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Video Game Subject of Lawsuit

A popular video game that some groups assert threatens society and should be de-shelved will have its day in court—federal court.

“Grand Theft Auto: Vice City,” an immensely popular video game from Rockstar Games, asks players to “kill the Haitians,” assigning points for each corpse, according to a recent Associated Press article.

The Haitian-American Coalition of Palm Beach County, which is leading several other Haitian groups in protesting the game, seeks more than $15,000 in damages, even as it asks Rockstar Games to pull the game from shelves.

Rockstar Games has said it will delete the offending line from future versions of “Vice City,” but it won’t suspend the game.

The lawsuit, filed in a Florida state circuit court Dec. 23 and moved to federal court shortly thereafter, names Rockstar Games and its parent company, Take-Two Interactive Software, as well as Sony Computer Entertainment, Microsoft, and retailers Target, Best Buy and Wal-Mart, according to the AP article.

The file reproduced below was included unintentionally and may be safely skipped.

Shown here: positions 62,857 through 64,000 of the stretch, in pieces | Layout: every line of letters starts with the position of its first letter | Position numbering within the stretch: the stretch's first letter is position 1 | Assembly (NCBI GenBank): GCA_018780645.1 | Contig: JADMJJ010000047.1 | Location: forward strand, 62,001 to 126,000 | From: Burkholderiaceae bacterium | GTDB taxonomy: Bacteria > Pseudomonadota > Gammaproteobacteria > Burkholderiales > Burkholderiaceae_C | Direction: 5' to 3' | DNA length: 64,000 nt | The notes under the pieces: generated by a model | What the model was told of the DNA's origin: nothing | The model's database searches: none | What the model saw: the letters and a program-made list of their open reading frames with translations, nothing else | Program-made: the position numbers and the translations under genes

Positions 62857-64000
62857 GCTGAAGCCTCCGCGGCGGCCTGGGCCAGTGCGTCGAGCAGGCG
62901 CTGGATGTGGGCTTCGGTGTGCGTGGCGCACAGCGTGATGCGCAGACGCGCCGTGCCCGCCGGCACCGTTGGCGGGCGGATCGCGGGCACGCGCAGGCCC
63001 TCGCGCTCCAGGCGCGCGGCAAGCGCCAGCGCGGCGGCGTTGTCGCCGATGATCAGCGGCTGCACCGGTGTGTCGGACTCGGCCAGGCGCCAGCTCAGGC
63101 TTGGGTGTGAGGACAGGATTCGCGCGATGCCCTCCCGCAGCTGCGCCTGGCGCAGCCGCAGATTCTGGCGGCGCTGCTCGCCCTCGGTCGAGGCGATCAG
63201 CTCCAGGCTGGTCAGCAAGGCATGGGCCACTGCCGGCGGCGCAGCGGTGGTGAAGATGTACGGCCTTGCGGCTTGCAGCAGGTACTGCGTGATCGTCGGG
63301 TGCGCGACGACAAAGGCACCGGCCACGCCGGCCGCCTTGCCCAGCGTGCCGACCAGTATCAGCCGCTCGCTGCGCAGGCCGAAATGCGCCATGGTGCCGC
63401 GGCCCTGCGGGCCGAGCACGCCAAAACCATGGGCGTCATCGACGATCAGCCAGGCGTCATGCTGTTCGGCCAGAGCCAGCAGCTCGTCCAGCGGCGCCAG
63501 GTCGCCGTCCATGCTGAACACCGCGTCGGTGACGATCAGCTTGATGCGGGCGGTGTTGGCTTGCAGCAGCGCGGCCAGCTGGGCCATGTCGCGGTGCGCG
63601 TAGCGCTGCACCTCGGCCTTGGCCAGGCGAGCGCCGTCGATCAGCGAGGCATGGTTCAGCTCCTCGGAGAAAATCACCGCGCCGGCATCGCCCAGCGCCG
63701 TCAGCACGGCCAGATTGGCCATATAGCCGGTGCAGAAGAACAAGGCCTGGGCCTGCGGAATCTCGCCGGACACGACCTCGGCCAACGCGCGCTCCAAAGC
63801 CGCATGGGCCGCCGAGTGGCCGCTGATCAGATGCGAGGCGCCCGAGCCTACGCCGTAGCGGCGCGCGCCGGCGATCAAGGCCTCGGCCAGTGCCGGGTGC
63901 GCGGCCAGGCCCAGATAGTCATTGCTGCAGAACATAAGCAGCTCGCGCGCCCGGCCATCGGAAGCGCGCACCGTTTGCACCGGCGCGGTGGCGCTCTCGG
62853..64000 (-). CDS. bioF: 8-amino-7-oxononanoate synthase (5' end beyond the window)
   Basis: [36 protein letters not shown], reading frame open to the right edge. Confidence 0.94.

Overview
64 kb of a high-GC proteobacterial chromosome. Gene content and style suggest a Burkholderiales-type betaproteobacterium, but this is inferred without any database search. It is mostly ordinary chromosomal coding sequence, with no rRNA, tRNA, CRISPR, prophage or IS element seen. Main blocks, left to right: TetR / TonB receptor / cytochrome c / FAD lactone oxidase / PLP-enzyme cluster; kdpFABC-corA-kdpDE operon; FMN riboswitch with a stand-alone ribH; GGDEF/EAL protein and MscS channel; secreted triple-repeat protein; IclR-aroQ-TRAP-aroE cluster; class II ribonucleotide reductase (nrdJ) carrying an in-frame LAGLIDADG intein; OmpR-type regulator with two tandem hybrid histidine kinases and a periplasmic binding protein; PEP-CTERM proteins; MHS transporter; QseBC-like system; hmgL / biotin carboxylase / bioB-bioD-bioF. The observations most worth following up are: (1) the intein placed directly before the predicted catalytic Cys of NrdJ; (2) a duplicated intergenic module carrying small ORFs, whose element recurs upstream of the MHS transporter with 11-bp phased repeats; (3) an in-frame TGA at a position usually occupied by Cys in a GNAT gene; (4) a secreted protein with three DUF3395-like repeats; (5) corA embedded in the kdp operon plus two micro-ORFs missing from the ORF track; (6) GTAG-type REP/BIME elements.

About 100 people protested the game at a Boynton Beach, Fla. Wal-Mart Dec. 13, according to a Palm Beach Post article.

Willie Jones, a lawyer attending the protest, told the Post that the game is “racist.”

“It’s inflammatory, it’s violent and it’s vulgar,” he was quoted as saying. “It’s an attempt to exploit the racial tension between Haitians and Cubans and we of the Haitian American Coalition find that intolerable.”

That protest came on the heels of complaints by Haitian and Cuban communities earlier in December. Those complaints prompted Take-Two Interactive Software to try to quell the controversy.

“Some statements made by fictional characters in Grand Theft Auto: Vice City have been taken out of context,” Take-Two representatives said, according to a CNN.com article. “There was no intention to offend any ethnic group.”

The “Vice City” Web site describes the game’s city as a “sociable place.”

“As a major gateway to South America and the Caribbean and attracting migrants, Vice City is brimming with diverse characters, so there’s a friend for everyone,” reads the Vice City Web site.

“Grand Theft Auto: Vice City” has sold more than 11 million copies since its 2002 debut. The game, rated “M” for mature, won numerous awards as best game of the year.

Cliff Vaughn is culture editor for EthicsDaily.com.